Another thought re: collapsing the the netting: Might you have the undercover and/or underpad pulled TOO tight, with the elastic cords at the head or end attaching too far away frorm the hammock? Because, under normal conditions, this should attach to the prussick hook about in the same position it would be in if you have the stock tarp adjusted correctly. In fact, you are supposed to FIRST adjust the tarp and pruusicks correctly, THEN attach the undercover and pad to the prussick. If you are tieing to trees, you might be then adjusting the prussicks to tightly, causing the undercover side elastic to exert abnormal tension on the hammock, trying to narrow it more than usual. Although, feel free to adjust these tensions as needed to hank correctly, which would be with the oad just touching your back and wrapping around you as you lie down. If you add clothing to the undercover or pad, you might have to tighten a bit to keep them from sagging away from you back. But if you have to tighten way more than normal, it may cause netting problems.

    Just grasping at straws here for an idea about the cause of the net problem. If this last was the case(too tight), it might also make it sleep cold, from the underpad being too tight against the bottom of the hammock and compressing the OCF. Although, if you were warm at 40* ( without space blanket? without extra kidney/torso pads?) you are about in the ball park. You said you had to tighten the bag hood- did you notice a cold back side or cold spots under you?

    Apologies in advance, because I suspect I have completely misunderstood your question.

  3. #13
    Senior Member FreeTheWeasel's Avatar
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    BillyBob

    Don't worry about misunderstanding my question. I am often confused and this makes its way onto the page despite my best intentions

    You are correct. I do mean the underpad, not undercover. Sorry about that.

    I also agree that, when installed correctly, the foot section of the underpad will lie along the left side of the entrance slit as you face the head of the hammock.

    I have the elastic looped on itself so that it forms a bundle of four lines. I use simple cord to tie the elastic bundle to the stake.

    The problem I have is that when I enter the hammock, my weight pushes the underpad toward the center. This puts tension on the short bungee cord at the head end of the pad. This pulls the tieout down, creating a fold in the hammock fabric. This allows the netting to flop in toward the center, as if I had not staked the tieout down with sufficient tension.

    I tried pushing the underpad to the right before entering, basically stretching the long bungee (unnaturally I might add). This kept the head section biased toward the right edge (again, standing at the foot looking up), but this left my opposite shoulder exposed.

    I may have too much tension on the undercover/underpad combination from the prussick knots. I'll try loosening them. I don't use the stock tarp which gives me lots of room to pull on the sliders. I usually center the hammock within the undercover so that the fabric of the undercover just covers the fabric covering the hammock knots, which I wouldn't have expected to be too much tension, but I'll try it.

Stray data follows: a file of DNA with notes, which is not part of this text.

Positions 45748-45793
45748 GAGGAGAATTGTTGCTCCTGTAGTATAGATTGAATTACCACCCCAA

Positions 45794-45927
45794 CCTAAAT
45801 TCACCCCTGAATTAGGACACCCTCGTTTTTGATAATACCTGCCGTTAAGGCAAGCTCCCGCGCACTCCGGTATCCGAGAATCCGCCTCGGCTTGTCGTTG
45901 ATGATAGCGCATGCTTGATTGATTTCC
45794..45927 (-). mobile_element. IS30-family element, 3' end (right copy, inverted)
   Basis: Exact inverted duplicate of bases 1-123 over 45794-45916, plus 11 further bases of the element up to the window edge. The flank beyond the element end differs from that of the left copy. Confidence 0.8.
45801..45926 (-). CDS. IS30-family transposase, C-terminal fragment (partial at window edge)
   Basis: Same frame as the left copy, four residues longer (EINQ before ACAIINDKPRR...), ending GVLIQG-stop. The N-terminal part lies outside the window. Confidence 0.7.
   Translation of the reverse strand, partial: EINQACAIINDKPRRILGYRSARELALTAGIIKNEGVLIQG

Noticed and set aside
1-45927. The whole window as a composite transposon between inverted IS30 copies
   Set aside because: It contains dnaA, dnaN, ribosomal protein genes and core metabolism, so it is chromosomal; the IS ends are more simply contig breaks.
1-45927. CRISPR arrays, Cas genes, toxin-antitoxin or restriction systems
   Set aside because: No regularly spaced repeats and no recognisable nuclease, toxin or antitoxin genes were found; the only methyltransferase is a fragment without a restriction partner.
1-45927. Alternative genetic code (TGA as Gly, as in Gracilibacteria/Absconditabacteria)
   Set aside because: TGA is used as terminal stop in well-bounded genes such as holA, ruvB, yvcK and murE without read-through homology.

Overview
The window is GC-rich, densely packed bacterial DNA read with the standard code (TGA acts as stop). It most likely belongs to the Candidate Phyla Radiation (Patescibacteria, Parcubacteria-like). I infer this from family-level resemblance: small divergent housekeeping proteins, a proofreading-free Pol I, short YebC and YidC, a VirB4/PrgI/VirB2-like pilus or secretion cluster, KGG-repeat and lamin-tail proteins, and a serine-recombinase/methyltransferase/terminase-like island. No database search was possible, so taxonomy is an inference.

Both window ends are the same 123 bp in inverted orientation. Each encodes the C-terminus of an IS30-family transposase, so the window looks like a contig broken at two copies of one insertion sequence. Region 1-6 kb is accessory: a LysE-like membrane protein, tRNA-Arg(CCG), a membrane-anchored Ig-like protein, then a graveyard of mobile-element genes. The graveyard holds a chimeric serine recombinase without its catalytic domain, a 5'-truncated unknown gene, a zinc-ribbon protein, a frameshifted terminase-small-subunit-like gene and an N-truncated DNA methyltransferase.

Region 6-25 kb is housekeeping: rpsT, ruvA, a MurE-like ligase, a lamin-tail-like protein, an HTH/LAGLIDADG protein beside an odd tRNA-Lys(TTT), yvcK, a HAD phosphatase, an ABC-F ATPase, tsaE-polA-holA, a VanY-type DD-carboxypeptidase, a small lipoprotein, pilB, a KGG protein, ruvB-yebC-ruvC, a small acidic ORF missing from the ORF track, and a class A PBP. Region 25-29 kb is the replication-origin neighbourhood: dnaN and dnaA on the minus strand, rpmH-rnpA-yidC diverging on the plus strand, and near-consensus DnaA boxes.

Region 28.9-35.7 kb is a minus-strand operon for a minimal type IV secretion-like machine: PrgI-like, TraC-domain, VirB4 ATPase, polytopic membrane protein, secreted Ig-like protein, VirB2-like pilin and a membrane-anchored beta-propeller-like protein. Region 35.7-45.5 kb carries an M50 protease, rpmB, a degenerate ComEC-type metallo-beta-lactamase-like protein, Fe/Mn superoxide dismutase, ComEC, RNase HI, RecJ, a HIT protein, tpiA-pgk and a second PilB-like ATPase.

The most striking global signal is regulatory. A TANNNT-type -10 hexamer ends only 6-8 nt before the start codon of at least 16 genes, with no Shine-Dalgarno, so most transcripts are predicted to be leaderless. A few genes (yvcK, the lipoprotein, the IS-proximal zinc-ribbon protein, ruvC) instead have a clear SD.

Because I tend to sleep on my left side on as much as a diagonal as possible, I have my face right near the edge. When the side gathers in a bit, the net lands on my face. It isn't really much of an issue. I can position my hand to push the fabric away and I sleep better than I do in a bed regardless.

    When it got cold and I had the sleeping bag hood cinched down, I was occasionally cool but nothing I really noticed. I can't remember what areas felt cold so it couldn't have been too bad. I think with a hat and perhaps some gloves, I could hit 40 easily. With extra padding, I'm sure I could get to 32 which is probably the limit of the bag anyway.

    Thanks for the reply.

    FreeTheWeasel

  4. #14
    BillyBob58's Avatar
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    I don't think I have really had the problem you mention, at least not to the extent you are. I hope it turns out to be be too much tension on the head and foot end "bungees", that would be easy to deal with.

    I would put my SS on and experiment to see if I could recreate your experience, but it's 104 dang degrees out, and I can't stand the though of any insulation on the bottom! I think I would burst into spontaneous combustion! Good luck on your experimenting.

    I have found that the more you have avaiable to hang over the ridgeline, the wider open it seems to stay. Pads also help to open up the hammock.

    You might call TH and spell out your problem to him. He would probably know the answer.

  5. #15
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    FWIW, my experience is exactly the same as BillyBob's --- standing at the foot end, facing the head end, I stand with the hammock to my left, and push the underpad to the left of the opening to get in. Never had anything like the bug netting collapsing on me.

    Weasel, I'm afraid I just don't quite understand the explanation of what's happening to you. It's not that I don't have problems with the hammock (!), I just haven't had this particular one ...